Just as the United States changed during the last 50 years, Dartmouth and its AM radio station, WDCR, changed as well. The combination of the College admitting an increased number of African-American students in the late 1960s and becoming coed in the early 1970s made it possible for me to attend the school in the early 1980s. Many of us who were students during this time were from urban areas and, as a result, quite a few of us experienced culture shock in Hanover. Among the various differences between home and Hanover was that the music we enjoyed wasn’t played often, if at all, on local radio stations. So our vinyl records became our lifeline to the familiar sounds of home.
During my senior year in high school I went to visit a friend on a college campus where she was a DJ. After spending time with her at the radio station I decided I wanted to do the same thing. As soon as I hit the campus freshman week in 1981 I went directly to WDCR to sign up to get my FCC license. After getting my license, I had the opportunity to DJ on the evening show slotted for “urban contemporary” music.
In the 1980s this show aired Sunday through Friday from 9 p.m. to midnight. It was originally named the Blackside Show, but realizing that it could be mistakenly referred to as the “Black Sideshow,” we changed the name to Nightflight for a brief period before finally settling on PM Dimensions. This reflected our late-night time slot and the breadth of music we played, which included reggae, steel band, R&B, blues, soul, rap, hip-hop, house and jazz.
We had latitude to create a distinctive show that reflected our individual personalities and tastes in music. Most of the PM Dimensions DJs played music from their personal vinyl record collections. For example, I played R&B, jazz, blues, soul and house music, which were popular in my hometown of Chicago. Alan Bond ’83, Todd Cranford ’85, Scorpio Rogers ’85 and Timothy Michael ’85—who all came from New York City—played everything from rap to hip-hop to jazz to steel band.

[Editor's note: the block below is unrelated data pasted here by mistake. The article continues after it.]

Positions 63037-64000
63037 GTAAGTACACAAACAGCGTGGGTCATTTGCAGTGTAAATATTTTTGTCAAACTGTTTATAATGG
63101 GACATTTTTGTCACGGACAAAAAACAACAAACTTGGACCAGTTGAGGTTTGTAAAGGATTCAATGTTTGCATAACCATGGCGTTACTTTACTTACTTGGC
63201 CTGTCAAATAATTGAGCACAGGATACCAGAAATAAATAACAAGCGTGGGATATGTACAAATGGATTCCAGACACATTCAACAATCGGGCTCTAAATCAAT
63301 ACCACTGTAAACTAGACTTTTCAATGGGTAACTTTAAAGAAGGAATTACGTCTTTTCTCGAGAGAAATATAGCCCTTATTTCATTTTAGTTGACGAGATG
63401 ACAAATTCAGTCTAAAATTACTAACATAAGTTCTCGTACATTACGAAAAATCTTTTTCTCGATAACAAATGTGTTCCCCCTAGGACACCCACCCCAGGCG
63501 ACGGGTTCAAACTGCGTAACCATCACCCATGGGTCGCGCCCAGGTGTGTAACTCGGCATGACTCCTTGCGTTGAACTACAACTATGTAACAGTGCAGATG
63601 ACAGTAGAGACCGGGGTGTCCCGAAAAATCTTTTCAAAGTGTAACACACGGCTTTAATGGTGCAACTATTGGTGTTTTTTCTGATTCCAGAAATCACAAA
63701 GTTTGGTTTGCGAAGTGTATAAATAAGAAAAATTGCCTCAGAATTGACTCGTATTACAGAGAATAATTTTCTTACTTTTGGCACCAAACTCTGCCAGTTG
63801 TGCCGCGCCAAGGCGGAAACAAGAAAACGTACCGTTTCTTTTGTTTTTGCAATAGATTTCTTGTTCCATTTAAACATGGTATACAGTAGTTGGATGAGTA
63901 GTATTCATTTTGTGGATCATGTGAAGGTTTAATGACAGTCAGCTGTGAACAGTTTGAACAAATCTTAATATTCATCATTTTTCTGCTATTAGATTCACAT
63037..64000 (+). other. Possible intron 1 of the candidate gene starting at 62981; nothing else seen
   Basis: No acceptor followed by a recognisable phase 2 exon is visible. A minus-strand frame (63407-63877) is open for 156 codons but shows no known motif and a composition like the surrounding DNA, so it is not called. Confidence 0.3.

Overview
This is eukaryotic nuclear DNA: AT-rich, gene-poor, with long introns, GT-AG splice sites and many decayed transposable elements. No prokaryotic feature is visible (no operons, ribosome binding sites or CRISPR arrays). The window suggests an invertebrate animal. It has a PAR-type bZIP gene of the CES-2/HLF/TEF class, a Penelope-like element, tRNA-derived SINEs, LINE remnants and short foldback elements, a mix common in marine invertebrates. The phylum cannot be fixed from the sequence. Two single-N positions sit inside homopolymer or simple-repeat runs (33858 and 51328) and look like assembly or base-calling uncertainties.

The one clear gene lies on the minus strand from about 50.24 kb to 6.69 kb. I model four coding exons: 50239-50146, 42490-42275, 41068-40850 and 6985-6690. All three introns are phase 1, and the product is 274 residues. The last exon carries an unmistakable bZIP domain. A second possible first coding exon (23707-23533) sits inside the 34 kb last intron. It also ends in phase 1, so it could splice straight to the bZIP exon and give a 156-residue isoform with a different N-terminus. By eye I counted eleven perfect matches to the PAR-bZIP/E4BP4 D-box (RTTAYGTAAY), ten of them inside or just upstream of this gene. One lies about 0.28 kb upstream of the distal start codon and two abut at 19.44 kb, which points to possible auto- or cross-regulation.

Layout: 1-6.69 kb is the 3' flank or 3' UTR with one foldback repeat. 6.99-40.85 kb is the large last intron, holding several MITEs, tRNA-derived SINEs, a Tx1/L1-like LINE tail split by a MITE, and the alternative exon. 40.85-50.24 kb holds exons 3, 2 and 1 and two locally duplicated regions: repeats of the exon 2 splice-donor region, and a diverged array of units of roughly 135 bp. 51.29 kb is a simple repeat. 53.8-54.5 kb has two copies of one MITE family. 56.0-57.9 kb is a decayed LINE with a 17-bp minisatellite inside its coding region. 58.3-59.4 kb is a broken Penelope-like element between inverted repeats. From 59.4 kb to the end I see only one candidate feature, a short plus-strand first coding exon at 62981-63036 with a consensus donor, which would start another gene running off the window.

Click on the tracks below to hear a sample of the musical styles played by the author and fellow DJ Todd Cranford during their tenure at WDCR.
Cathy Bagley ’82, DMS’86, felt empowered by the ability to select her own music to play at a professional station. “It was fantastic to be a part of a completely student-run radio station that competed with the commercial stations in the area,” she says.
Many of us created “radio names,” such as “Shelly D” (my moniker), “The Fonz” (Alphonso Croom ’79), “Cat Bags” (Bagley), “The Mixologist” (Bond), “Mr. TLC” (Cranford), “The Rasta Mon” (Michael) and “The Troll of Soul” (Bob Ponce ’80).
We had such a great time hosting our shows that a few DJs extended their hours on air and hosted shows that aired after midnight. Rogers hosted a show called Club Music from midnight to 2 a.m., playing music that was not available elsewhere in the Upper Valley. There were also other segments such as Pillow Talk, hosted by Joy Anderson ’85, which featured slow, romantic jams.
In addition to spinning, scratching and mixing records on the air, which was itself a novelty in the Upper Valley, we took requests and opened the telephone line to send dedications to people. Our talents were also in demand at campus parties, where we periodically DJ’d together at fraternities, the Hopkins Center and Cutter Hall (affectionately known as “The AAM").
“We recognized the diversity we brought to Hanover,” says Croom. “I received a number of calls from local residents who had never heard some of ‘our’ music. In particular, I recall a man calling me after I played a song by the Moments to tell me that he had never heard a song like that before and that he looked forward to hearing more.”